Originally written on April 6, 2010

Let me first start by offering a common definition of libel courtesy of the free dictionary

a. A false publication, as in writing, print, signs, or pictures, that damages a person’s reputation.

b. The act of presenting such material to the public.

Here are a few more definitions of libel pertaining to US law and defamation of character courtesy of a legal site

To defame, or expose to public hatred, contempt, or ridicule, by a writing, picture, sign, to lampoon.

To publish in print writing or pictures, broadcast through radio, television or film something that is false about someone else which would cause harm to that person or his/her reputation by bringing the target into ridicule, hatred, scorn, or contempt of others.

Published material meeting three conditions: The material is defamatory either on its face or indirectly; The defamatory statement is about someone who is identifiable to one or more persons; and, The material must be distributed to someone other than the offended party; i.e. published.

The purpose of this article is to give a personal account of my recent experiences trying to remove and defend myself against libelous statements published about me on the internet. It is my intent to spread awareness of websites that post, and in many ways, encourage libelous actions. I am referring specifically to a website that allows supposed ex-girlfriends/boyfriends to give accounts of their particular experiences with a former lover/spouse/significant other. I will not give the actual name of the offending website for obvious reasons, but suffice to say, anyone with an e-mail address can create an account and anonymously write anything their heart desires about the “offending” ex-boyfriend/girlfriend. Names, places of residence, colleges attended, mental health diagnosis’s and any other sort of personal information can be posted (other than social security/credit card numbers which would get the website removed from Google). There is no limit whatsoever as to what can be written, and no accountability by either the website, the website hosting company or the person writing the libelous statements. continue reading…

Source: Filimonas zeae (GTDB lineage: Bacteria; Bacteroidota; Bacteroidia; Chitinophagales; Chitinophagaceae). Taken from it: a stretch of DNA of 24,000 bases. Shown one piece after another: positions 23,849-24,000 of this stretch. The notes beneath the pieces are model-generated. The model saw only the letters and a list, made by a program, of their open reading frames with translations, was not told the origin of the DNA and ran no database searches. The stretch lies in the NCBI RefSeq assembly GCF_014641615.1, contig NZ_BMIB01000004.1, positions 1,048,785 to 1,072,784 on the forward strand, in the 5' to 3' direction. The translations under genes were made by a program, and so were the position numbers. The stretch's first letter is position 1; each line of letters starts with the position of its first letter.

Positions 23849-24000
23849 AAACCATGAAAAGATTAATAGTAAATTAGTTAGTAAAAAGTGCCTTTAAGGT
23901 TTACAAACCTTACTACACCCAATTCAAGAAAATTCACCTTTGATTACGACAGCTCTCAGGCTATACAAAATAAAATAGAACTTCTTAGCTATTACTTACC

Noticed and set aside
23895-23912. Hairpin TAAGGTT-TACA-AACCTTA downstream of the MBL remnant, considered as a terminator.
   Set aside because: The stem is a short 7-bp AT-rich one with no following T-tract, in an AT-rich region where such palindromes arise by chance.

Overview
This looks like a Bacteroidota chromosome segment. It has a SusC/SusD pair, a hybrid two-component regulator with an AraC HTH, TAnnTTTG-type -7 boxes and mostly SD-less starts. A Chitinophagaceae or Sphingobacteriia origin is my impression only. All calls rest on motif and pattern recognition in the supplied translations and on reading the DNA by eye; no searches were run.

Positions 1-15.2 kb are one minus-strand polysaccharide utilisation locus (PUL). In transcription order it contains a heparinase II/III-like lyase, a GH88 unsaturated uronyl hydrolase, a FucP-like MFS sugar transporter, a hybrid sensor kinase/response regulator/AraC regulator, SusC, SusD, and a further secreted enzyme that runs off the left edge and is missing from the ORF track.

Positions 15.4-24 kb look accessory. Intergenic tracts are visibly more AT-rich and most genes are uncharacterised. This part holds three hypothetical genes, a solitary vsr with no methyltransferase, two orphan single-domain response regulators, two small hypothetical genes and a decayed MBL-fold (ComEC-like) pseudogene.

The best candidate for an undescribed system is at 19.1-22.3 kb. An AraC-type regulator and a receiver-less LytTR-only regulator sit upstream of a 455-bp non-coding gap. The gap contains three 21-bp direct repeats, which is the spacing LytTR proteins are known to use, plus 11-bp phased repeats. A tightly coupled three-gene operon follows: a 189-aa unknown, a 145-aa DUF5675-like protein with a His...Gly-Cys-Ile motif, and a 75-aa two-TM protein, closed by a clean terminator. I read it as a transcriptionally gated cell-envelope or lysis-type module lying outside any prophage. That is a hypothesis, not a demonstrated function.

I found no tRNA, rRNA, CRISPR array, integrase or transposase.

Originally written on April 5, 2010

On this, the opening day of Major League Baseball, I am harkened back to the days of my youth. The time when I lived, breathed and bled everything baseball. It wasn’t only the impending start of my own season; it was also the time that the new baseball cards were coming out from a variety of companies. Being the budding entrepreneur that I was, I kept close tabs on all of the star players like McGwire, Canseco and Strawberry, with the hopes of my baseball cards gaining value.

In retrospect, this was a somewhat innocent time, circa 1987-88, long before steroids and PED’s became commonplace jargon. Had these recent revelations of the past few years occurred in my youth, I might have taken it quite personally and have felt an emotional “crushing” to know that my “idols” were somehow cheating the game that I loved. This was the time of the Oakland A’s dominance and I worshiped the so-called “Bash Brothers;” Canseco and McGwire. I had their posters, collected their baseball cards and persuaded my parents to buy me anything related to the A’s and to the Bash Brothers. In essence, I was simply a young and naïve child who bought into the hype machine, desperately seeking heroes who I could someday emulate. continue reading…